Call in the White Hats — It’s Time to Reboot External Testing

What ever happened to all the white hats? A decade ago, lone-gun “ethical hackersevolved from their risque air of mystery to form “tiger teams” and boutique firms, as enterprises sought valuable outside perspectives to uncover system vulnerabilities.

These days, you don’t hear so much about white hat hackers. Not because firms like WhiteHat Security or Aspect Security, where I worked, didn’t prove their worth but, rather, because they did.

Today, penetration testing has become commonplace, has even splintered in to vertical specialisms like mobile and web apps. Additionally, the importance of enterprise security has finally reached the corporate board level, with more tools than ever available for in-house deployment. The big consulting firms also offer the same kind of service dedicated firms do.

Many white hat practices have been adopted far and wide. This should be a good thing, and yet with 2.3 billion records leaked in July 2019 alone, the number of IT breaches still escalates weekly.

The problem is that companies’ relationships with security consultants has become transactional, a check-box exercise that often isn’t truly acted upon. The situation could benefit from enterprises rebooting their relationship with the fresh perspective that white hats bring.

Reconsider blue chip penetration
Nowadays, the same global firm that does your bookkeeping also wants to do your port-scanning and SQL injection evaluation. Big consulting firms like EY, CapGemini and IBM have been steadily entering into security testing, such as EY acquiring Aspect Security in 2018. For the C-suite, it can often make sense to seek the comfort of a big name, especially if it is already invoicing you for an existing service.

Larger firms often only do the bare minimum testing to complete a project, and that is understandable — in the security talent wars, many of the best-qualified professionals don’t want to work in big-company cultures or can get more interesting positions elsewhere. Enterprises should reassess whether going with a big gun over a specialist is the ideal approach for them.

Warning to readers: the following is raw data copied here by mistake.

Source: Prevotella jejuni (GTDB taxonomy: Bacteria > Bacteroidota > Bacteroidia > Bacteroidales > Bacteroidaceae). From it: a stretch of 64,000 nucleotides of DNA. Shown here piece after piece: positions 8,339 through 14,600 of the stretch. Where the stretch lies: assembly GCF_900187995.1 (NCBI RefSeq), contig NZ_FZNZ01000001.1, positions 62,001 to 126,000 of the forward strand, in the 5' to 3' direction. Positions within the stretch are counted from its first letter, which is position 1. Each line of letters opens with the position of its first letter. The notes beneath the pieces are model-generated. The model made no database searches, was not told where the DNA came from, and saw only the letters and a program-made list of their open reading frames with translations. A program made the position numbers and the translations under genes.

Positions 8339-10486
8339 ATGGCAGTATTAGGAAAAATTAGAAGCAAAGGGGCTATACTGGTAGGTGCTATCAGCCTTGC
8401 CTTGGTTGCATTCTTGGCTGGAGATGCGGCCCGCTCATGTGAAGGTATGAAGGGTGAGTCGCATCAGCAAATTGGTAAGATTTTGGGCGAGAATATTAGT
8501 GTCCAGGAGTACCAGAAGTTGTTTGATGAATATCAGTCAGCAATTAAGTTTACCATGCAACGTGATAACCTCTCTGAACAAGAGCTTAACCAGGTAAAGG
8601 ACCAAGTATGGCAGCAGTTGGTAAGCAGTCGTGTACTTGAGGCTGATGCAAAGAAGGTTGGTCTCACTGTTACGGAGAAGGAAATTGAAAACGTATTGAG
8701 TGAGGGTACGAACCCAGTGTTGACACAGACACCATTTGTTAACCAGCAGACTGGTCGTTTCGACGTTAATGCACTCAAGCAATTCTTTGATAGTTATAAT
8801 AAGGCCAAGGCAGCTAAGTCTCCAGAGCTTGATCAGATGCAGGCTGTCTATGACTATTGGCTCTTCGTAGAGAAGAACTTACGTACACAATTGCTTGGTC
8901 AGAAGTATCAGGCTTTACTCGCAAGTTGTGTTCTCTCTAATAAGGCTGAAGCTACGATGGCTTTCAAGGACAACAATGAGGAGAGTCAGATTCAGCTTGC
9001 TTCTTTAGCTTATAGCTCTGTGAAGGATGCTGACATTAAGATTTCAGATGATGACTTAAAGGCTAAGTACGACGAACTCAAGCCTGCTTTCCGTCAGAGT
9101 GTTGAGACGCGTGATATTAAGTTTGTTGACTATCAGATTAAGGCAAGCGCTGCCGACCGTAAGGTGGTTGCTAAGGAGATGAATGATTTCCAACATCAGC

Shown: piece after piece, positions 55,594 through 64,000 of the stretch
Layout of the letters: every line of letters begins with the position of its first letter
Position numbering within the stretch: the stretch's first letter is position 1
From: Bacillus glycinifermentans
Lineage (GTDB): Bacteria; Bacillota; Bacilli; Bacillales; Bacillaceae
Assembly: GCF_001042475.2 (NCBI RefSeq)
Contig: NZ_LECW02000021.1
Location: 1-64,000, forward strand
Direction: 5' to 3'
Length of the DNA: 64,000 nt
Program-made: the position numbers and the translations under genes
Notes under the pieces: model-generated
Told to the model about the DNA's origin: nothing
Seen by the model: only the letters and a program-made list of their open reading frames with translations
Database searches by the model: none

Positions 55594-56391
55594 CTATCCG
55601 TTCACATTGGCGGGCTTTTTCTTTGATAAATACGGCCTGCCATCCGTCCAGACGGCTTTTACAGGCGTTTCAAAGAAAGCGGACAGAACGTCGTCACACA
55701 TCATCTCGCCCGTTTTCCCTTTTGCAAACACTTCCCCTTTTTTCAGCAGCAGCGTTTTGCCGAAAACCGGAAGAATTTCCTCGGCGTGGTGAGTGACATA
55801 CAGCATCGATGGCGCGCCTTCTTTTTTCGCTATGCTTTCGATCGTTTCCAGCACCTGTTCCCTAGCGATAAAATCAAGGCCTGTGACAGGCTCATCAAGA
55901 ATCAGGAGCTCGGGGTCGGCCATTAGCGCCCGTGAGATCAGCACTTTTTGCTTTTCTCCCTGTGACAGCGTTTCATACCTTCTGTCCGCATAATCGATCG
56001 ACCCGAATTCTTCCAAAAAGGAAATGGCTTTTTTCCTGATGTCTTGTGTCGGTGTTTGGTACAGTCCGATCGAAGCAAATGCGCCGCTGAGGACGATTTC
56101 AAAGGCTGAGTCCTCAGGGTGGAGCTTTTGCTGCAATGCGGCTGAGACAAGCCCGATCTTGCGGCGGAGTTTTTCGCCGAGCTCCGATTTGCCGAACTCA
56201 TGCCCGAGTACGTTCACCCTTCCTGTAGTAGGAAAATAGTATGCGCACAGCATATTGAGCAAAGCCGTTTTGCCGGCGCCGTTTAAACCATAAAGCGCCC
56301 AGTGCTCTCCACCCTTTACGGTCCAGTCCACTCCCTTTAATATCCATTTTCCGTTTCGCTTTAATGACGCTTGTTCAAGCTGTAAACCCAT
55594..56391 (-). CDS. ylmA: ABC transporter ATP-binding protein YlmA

Switch your attackers often
When companies engage outside security testers, they often make the cardinal mistake of sticking with their chosen vendor. Not only does this breed complacency, it can leave many vulnerabilities undiagnosed.

Like anyone, white hat hackers have different strengths and weaknesses. So enterprises should not leave it to a regular supplier to conduct the same tests year after year. Instead, they should be cycling through new testers every so often, so that attackers can push at different doors.

At HYPR, we change our penetration testing company every two years — getting fresh eyes on our product means complacency never settles.

Remove your hacker’s blindfold
Chief security officers who do retain a penetration testing firm often like to imagine that, by giving it as little systems architecture detail as possible, they are replicating a real-world attack scenario. Perhaps they also feel they are putting the ball in their white hats’ court to prove their worth from scratch.

Black-boxing your partners in this way is a recipe for leaving vulnerabilities undiscovered. Testers achieve best results with white-box access, full-system permissions; they need to know all the doors to push on.

More time and contact
Another challenge with the way that enterprises engage penetration testers is that they often do so on a project basis. That constrains the testing and deliverable down into a finite window of limited time. Real bad guys, however, have nothing but time.

Testers, similarly, should be engaged frequently in a way that best approximates the luxury genuine attackers enjoy.

The worst evidence that penetration testing has, for many companies, become a checkbox exercise is that so many of them often don’t bother acting on reports that highlight unknown security holes.

One time, at Aspect, we found critical flaws for a large retail client within 45 minutes, recommending its system be taken down to implement a fix. During a busy shopping season, the client declined that option and, sure enough, was rocked by a breach several weeks later, prompting the executive in charge to suffer a career-altering event.

Despite competing resource priorities, businesses need to properly weigh acting on testers’ advice, before it is too late. White-hat specialists can play an important part in reducing the chronic growing problem of security breaches — if only enterprises would let them.

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